How to Cite an Article From CNN
How you cite a CNN online article depends upon two things: whether you're citing the article in your text or in a reference section and which style sheet you're following. The Associated Press has one widely followed stylesheet, but several newspapers have their own. Many academic associations, such as the Modern Language Association and the American Psychological Association, also have stylesheets. Each has different format requirements.
If you're citing the CNN article in your reference section using AP style, you name the publication, followed by a full colon and the name of the article. Here's an article as it first appeared on the CNN website: "Obama pokes fun at GOP during State of the Union Speech." To cite it in your reference section, write, CNN: Obama Pokes Fun at GOP During State of the Union Speech. The title of the article as it appeared on the CNN site is written in sentence case: Only the first word, proper names and titles and references to well-known specific locations and events -- here "State of the Union Speech" -- are capitalized. AP style, however, calls for "title case," where most words -- nouns, adjectives, verbs, adverbs and pronouns -- are capitalized. Articles and prepositions of three letters or less, such as "in" and "at," are not.
APA Style References
Chelsea Lee, writing on the APA's style blog, notes that the APA, unlike AP, does not recognize a format difference for printed content and online content. What determines the citation format is whether it's a journal article, book or e-book, newspaper story or blog. APA style uses sentence case and requires the publication date. Since the CNN article was found online, APA style recommends either a digital object identifier in the citation or, when the article does not have one, the URL. Two alternate citation forms for another CNN article on the same subject are: Obama goes on offense - CNN.com. (n.d.). Retrieved January 23, 2015, from http://www.cnn.com/2015/01/21/opinion/opinion-state-of-the-union-roundup/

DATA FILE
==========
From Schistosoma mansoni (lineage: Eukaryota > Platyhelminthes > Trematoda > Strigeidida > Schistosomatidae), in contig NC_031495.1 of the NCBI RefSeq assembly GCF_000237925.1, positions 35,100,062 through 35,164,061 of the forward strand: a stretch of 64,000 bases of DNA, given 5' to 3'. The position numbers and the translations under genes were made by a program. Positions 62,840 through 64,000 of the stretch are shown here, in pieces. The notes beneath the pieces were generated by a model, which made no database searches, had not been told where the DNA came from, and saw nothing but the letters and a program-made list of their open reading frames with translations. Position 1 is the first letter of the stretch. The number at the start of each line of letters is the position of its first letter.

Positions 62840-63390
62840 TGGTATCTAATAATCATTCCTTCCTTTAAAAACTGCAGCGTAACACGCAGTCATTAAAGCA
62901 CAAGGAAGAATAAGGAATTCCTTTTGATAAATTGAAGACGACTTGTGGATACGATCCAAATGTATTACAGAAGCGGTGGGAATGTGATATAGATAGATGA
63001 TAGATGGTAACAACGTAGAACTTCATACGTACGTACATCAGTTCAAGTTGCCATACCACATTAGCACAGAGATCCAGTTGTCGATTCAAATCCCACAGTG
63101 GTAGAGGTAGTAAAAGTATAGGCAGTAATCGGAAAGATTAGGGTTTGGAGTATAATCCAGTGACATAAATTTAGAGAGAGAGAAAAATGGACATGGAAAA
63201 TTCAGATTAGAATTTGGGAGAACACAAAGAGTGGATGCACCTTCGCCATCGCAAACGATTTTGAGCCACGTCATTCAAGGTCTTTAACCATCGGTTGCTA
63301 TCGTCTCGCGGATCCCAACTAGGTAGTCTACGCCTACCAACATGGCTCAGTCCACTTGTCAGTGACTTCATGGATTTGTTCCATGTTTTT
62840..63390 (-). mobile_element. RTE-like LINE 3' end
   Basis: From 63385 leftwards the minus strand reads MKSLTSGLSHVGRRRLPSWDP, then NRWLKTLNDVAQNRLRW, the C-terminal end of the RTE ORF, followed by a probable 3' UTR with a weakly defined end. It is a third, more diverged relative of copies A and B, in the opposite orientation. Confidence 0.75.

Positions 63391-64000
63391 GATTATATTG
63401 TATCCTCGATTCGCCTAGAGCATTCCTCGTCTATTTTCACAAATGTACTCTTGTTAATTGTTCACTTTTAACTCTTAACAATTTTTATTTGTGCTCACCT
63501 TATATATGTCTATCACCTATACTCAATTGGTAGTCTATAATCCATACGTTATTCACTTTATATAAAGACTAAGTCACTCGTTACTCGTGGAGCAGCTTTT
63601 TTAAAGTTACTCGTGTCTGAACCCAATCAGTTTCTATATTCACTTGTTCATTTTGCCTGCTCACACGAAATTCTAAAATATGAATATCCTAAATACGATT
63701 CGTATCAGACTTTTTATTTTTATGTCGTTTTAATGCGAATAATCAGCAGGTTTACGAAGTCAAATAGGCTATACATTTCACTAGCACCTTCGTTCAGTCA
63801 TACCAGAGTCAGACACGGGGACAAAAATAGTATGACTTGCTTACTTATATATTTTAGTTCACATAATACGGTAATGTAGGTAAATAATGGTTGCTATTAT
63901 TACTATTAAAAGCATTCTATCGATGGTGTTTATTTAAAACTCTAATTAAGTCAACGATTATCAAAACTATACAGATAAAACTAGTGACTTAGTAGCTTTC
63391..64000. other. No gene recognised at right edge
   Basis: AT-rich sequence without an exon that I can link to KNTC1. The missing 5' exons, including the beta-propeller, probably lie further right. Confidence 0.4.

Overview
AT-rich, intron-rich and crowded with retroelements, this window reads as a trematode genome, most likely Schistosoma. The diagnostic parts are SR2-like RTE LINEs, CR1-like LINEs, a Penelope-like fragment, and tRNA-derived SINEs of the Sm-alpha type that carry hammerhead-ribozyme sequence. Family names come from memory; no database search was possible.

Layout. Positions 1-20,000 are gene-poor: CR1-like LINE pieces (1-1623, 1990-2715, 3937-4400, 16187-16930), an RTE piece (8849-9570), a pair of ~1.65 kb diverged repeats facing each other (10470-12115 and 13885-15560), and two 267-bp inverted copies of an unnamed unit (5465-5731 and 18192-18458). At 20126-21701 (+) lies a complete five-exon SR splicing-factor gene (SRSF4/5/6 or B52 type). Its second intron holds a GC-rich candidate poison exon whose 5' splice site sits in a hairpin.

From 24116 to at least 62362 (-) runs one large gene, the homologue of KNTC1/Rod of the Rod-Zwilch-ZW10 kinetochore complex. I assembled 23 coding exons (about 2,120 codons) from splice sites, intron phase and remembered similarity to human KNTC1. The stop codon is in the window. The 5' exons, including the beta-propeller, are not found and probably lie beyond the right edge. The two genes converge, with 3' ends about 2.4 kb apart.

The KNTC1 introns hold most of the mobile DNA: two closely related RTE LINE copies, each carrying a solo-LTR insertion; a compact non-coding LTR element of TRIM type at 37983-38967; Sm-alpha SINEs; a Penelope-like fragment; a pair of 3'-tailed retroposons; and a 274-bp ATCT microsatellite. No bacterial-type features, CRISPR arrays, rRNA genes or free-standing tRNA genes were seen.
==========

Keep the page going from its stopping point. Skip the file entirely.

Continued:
Obama goes on offense. (2015, January 23). CNN. Retrieved from http://www.cnn.com/2015/01/21/opinion/opinion-state-of-the-union-roundup/
MLA style is similar to the more formal APA style but eliminates the "retrieved from" wording before the URL and references "CNN" three times -- once as the immediate source -- CNN.com -- and then twice more, identifying the company that controls the website by its initials -- CNN -- and then spelling out the abbreviation: Cable News Network. The "n.d." indicates that the website itself has no specified origination date. The web date of the specified article is then cited with a concluding period -- Web. 23 January. 2015.
"Obama Goes on Offense - CNN.com." CNN. Cable News Network, n.d. Web. 23 Jan. 2015. <http://www.cnn.com/2015/01/21/opinion/opinion-state-of-the-union-roundup/>.
The format requirements for in-text citations are less rigorous, provided that the essential information is given: online source, plus the date and title of the article. A possible AP citation: "On January 23, 2015, in an online CNN article titled "Obama Goes on Offense," the cable news network maintained that…." APA style prefers that the citation is in parentheses: CNN maintains .... (CNN, January 23, 2016) or CNN maintains .... (Cable News Network, January 23, 2016). MLA in-text citations are similar, but they normally include the .com origin: CNN maintains .... (CNN.com, January 23, 2016).
- Your Dictionary: Rules for Capitalization in Titles of Articles
- American Psychological Association: How to Cite Something You Found on a Website in APA Style
- American Psychological Association: How Do You Reference a Web Page That Lists no Author?
- University of Maryland: APA Citation Examples
- Purdue University Online Writing Lab: MLA In-Text Citations -- The Basics
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